The spate of attacks on campaign signs this heated election cycle has created some bipartisan cooperation and collective outrage.
The Pima County Democratic and Republican parties are experiencing the pain of “an epidemic of political-sign theft and damage.” The two organizations have called the vandalism an “an unacceptable assault on free speech” and a “threat to the democratic process.”
The Pima County Democratic and Republican Parties jointly issued the condemnation of political vandalism after receiving “an unusually high number of reports about signs stolen from or damaged on private and public property.”
“We call on all Pima County residents to respect the law – and everyone’s Constitutional right to express an opinion. Should we become aware of anyone who is vandalizing or stealing signs, we will report it to the proper authorities for follow-up action,” said Pima GOP Chairman David Eppihimer and Pima Democrats Chair Alison Jones, in a joint statement.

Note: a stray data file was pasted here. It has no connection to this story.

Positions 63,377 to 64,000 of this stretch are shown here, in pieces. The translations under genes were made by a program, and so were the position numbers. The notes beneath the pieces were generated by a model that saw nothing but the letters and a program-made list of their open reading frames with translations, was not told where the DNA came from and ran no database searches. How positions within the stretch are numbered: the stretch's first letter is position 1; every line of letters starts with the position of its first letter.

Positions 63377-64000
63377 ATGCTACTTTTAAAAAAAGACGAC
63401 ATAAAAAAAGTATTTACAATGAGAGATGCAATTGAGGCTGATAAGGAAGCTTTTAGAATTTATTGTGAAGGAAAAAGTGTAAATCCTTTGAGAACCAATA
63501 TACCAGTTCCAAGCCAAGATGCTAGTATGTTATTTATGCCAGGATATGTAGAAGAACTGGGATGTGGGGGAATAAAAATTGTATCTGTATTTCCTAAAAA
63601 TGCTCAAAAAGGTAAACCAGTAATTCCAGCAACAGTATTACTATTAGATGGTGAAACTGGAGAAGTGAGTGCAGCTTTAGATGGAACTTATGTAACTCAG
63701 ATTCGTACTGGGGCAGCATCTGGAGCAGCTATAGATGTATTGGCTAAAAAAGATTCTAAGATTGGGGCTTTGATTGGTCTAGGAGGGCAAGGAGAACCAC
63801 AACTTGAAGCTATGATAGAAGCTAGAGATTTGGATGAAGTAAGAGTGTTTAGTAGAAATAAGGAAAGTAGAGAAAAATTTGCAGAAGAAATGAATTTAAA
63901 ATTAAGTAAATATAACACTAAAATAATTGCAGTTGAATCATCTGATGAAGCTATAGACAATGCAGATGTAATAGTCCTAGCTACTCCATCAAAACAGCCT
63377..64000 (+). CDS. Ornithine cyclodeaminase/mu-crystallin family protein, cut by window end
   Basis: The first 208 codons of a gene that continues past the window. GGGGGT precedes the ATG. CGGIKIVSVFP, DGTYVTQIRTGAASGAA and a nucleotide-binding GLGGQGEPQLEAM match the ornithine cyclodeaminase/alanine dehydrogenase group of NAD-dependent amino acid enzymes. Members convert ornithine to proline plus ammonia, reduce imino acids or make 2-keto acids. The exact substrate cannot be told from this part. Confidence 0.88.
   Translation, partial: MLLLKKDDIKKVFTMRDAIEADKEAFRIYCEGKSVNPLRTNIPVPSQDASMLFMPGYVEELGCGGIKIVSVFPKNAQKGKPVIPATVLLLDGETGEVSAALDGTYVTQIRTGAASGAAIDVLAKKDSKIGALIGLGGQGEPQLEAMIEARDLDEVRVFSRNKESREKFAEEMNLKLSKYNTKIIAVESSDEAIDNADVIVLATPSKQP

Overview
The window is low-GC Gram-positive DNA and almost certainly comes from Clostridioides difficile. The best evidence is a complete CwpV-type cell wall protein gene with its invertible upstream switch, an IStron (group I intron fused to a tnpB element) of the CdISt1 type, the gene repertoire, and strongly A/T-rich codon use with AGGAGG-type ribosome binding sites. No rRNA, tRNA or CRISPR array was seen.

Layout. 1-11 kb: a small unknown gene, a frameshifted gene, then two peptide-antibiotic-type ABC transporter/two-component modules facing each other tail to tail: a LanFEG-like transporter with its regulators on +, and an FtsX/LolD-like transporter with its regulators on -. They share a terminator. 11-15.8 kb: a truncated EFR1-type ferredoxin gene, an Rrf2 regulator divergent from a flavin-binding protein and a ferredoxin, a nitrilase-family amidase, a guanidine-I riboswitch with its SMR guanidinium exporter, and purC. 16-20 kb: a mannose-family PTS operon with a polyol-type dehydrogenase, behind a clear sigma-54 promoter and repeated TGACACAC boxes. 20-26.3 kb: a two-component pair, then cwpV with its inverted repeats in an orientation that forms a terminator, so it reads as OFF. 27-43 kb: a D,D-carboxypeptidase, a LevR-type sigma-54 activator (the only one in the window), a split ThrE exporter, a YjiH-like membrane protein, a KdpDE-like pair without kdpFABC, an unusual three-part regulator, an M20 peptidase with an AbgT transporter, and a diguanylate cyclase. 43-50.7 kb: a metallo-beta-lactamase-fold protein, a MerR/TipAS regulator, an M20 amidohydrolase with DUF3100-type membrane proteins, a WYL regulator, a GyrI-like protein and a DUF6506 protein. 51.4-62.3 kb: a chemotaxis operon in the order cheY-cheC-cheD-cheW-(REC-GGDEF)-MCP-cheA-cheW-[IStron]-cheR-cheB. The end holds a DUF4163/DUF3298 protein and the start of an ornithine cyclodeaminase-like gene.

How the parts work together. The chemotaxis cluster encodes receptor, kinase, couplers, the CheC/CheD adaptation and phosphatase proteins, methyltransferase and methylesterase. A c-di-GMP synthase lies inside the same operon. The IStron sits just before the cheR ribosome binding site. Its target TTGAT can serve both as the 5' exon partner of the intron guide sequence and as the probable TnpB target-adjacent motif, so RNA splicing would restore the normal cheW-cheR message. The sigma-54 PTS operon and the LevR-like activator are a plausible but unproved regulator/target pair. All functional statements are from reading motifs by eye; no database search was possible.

“We understand that people have strong feelings about this election. Rather than breaking the law to steal signs, we suggest channeling your energy into campaigning for your favorite candidate or cause.”
Under ARS: 16-1019, it is illegal to destroy or otherwise tamper with campaign signs. Defacing or removing election materials, including signs, flyers and mailers, is a class 2 misdemeanor that carries a maximum punishment of four months in jail, a $750 fine plus surcharges, and two years of probation.
The vandalism is not confined to southern Arizona. Earlier this month, a 61-year-old Sedona woman, Julie Ann Engsberg, was cited and released for the theft of President Donald Trump and Senator Martha McSally campaign signs.